Neill Blomkamp is a director with a bright future. Thanks to his stellar CV, he has taken the reigns on the upcoming ‘Aliens 5’ and I for one am very excited. His past work has impressed me greatly, starting with his 2006 short, Alive in Joburg. It is readily available on YouTube and signaled the heights Blomkamp could attain. This experience moved straight into his first full feature, fully realising this potential.
District 9 (2009)
“Baby, I might have crapped my pants.”
District 9 is extremely smart sci-fi on a small scale. The distinctly courageous debut feature from Neill Blomkamp is a wonder to behold. Blomkamp did not try to create huge distant worlds in his opening salvo, but made a film driven by story and premise in a very accessible quasi-reality.
Wikus Van De Merwe (Sharlto Copley) undergoes a gripping physical transformation after unique contact with the alien beings, leading him into a fight for survival and freedom. His story is spellbinding and Copley is phenomenal. District 9 is the epitome of the phrase ‘a desperate man is a dangerous man’.
The film, though centred on aliens on earth, is important through its real world parallels: otherness, immigration, treatment of refugees and a reflection of South Africa’s troubled past are all present. The film shows a dominant majority exerting its will over an alien minority, whom are unaware of their place or rights. The insensitive nature of corporation is attacked, and though you may feel that the ideas are similar to those you have seen before, District 9 is a distinct triumph.
“Oh, that’s a real comfort.”
Retaining some of the same parallels as District 9, it is easy to see Elysium as a continuation. Yet, it is better not to.
Blomkamp has recently stated that he “f*cked” Elysium up “a little bit.” I wouldn’t go that far, but it is clear that Elysium is not the film District 9 is. Again set in the same world, Elysium lacks some of the same scope, message or inventive film-making as District 9.
It does however, signal that Blomkamp can produce good grandiose film-making. He builds on the quasi-reality of his first picture, creating an idyllic second world that hangs over the old one.
The characters are not as strong in Elysium as District 9, but the actions flows faster. Whereas Wickus traverses the fine line between hero and villain, Damon’s Max is much more one-dimensional. He is consistently the hero despite his actions. The trauma Max suffers is not as transformative as that of Wikus, but it is just as visceral. It follows a more ambitious and inspiring path with more action and features Copley as a katana-wielding antithesis of his District 9 self.
People have disliked Elysium. I am not one of those people. Elysium is a very good film.
“You’re making me angrier than a frog in a sock.”
Chappie is the worst of the three. Chappie hasn’t the message or dramatic tension of District 9, nor the dirty action of Elysium. What Chappie does do is blend elements of both these films into a lighter ‘popcorn’ picture that isn’t quite as impressive as either predecessor.
This isn’t to say that Chappie is a bad film. I think that the comparison with District 9 and Elysium has weighed heavily on early Chappie reviews. Do not go into Chappie expecting a follow on from either of Blomkamp’s past films. Though the film is again set in a similar world to its siblings, Blomkamp has chosen to make a more light-hearted film, with more focus on enjoyment than meaning.
Its beginning is straight out of District 9, with documentary style narration of the film’s place in history. The film again initially focusses on an office worker, Patel’s engineer, and the dramatic situation he gets himself into. Dev Wilson (Patel) manages to creates the world’s first A.I. but is forced to import it into a faulty model. His ambition to create a robot that can “think and feel” is charming and retains Patel’s innate magnetism.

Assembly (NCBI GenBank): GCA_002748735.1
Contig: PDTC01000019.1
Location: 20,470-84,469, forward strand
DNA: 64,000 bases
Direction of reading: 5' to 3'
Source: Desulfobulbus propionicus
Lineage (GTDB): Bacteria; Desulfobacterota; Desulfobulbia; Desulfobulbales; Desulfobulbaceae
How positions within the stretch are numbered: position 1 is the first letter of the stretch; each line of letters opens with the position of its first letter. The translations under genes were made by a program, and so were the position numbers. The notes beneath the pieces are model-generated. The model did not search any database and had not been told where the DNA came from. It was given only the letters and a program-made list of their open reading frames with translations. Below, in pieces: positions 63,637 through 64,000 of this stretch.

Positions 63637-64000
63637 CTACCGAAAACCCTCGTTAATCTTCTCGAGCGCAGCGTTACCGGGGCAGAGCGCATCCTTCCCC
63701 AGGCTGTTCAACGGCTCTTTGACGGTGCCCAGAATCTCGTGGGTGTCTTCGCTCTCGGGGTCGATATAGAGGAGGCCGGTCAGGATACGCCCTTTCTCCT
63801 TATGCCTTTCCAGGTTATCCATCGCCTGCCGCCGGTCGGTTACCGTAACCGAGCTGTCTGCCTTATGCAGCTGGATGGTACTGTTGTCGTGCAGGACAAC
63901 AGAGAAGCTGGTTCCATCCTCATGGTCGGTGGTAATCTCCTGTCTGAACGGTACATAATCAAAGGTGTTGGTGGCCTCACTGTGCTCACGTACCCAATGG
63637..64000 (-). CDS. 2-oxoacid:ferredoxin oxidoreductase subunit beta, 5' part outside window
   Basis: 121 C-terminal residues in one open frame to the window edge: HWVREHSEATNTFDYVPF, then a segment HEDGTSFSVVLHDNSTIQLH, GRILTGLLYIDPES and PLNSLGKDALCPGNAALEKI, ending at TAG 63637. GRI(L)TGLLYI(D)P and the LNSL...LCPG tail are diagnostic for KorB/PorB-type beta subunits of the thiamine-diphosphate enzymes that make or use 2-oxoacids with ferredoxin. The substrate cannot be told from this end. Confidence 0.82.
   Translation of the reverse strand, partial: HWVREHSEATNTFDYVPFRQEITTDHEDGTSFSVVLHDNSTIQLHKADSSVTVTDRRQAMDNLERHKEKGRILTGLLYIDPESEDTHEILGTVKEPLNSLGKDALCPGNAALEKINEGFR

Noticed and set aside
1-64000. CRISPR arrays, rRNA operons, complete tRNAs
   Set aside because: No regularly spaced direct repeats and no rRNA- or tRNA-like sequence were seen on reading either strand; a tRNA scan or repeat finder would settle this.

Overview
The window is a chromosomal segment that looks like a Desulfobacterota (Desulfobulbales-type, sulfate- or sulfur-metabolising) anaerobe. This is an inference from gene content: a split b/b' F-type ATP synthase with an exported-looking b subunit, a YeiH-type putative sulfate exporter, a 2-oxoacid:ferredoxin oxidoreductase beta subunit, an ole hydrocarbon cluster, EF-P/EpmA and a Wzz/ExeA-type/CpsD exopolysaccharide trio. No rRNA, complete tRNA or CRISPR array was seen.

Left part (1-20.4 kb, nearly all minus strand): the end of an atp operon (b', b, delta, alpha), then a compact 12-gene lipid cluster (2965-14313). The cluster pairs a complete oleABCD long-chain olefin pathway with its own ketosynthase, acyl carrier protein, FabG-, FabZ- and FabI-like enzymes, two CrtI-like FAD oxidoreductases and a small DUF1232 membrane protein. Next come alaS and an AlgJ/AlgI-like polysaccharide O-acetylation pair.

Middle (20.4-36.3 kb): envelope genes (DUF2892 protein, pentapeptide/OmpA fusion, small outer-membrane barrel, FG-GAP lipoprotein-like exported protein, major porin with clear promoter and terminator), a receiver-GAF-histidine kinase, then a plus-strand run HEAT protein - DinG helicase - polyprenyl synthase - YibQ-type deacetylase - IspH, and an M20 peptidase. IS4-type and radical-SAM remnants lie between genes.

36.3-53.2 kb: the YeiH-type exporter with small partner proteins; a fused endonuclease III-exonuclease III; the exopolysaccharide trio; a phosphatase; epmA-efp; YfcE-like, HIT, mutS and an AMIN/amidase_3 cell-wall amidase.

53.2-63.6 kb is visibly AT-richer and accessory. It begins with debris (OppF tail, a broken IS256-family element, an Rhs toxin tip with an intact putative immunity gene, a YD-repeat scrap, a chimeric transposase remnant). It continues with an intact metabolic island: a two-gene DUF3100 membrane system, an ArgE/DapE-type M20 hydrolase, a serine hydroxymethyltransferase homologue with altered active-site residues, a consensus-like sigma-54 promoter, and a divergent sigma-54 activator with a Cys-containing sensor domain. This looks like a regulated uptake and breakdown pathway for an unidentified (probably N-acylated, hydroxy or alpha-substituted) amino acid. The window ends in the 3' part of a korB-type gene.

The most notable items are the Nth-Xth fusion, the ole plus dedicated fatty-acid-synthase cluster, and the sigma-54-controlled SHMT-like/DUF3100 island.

Retaining the same deteriorated location and many of the same side characters, one feels very comfortable watching Chappie. The addition of Die Antwoord is seamless amongst Blomkamp’s human furniture, whilst the marvelously-mullet-ed Jackson and ‘Ripley’ Weaver are nice to see, if somewhat underutilised.
The story is slightly convoluted, as several characters’ issues intertwine. However, these aren’t as full as those in District 9 or Elysium. Their streamlined stories are easy to attach oneself to as one does not have to keep changing focus onto each part of the film. The lines the film follows are still very enjoyable and transfixing. Chappie’s strained family relationship is both jovial and serious, whilst the perils Patel and Ninja face are occasionally thrilling. Though this isn’t as action-friendly as Elysium, it will be the only Neill Blomkamp feature that you will laugh at.
Furthermore, the film brings up issues of the use of A.I. in the modern world, but in the aftermath of Ex Machina, these issues felt somewhat childish. This is the nature of ‘popcorn’ movies; as well-thought out as their messages may be, the gravitas is missing.
The film’s saving grace is Chappie himself. His childlike curiosity, boyish humour and instinctive humanity makes him a truly endearing A.I.. Sharlto Copley’s voice work is the perfect finish to the robot, giving him a nativity and a vulnerable strength that is only a joy to watch.
Chappie is far from being District 9, but that is a good thing. There is plenty not to like about Blomkamp’s latest picture, but as a standalone picture, Chappie is not a bad film. Still, that isn’t much of an endorsement so I will say this: I enjoyed Chappie, I loved the film’s characters and I enjoyed being back in the very familiar world. Yet, as I said at the start, it is the worse of Blomkamp’s pictures, and for that reason, many will be left underwhelmed.
And there you have it. Blomkamp done. Don’t forget to vote in the poll below and let me know your thoughts!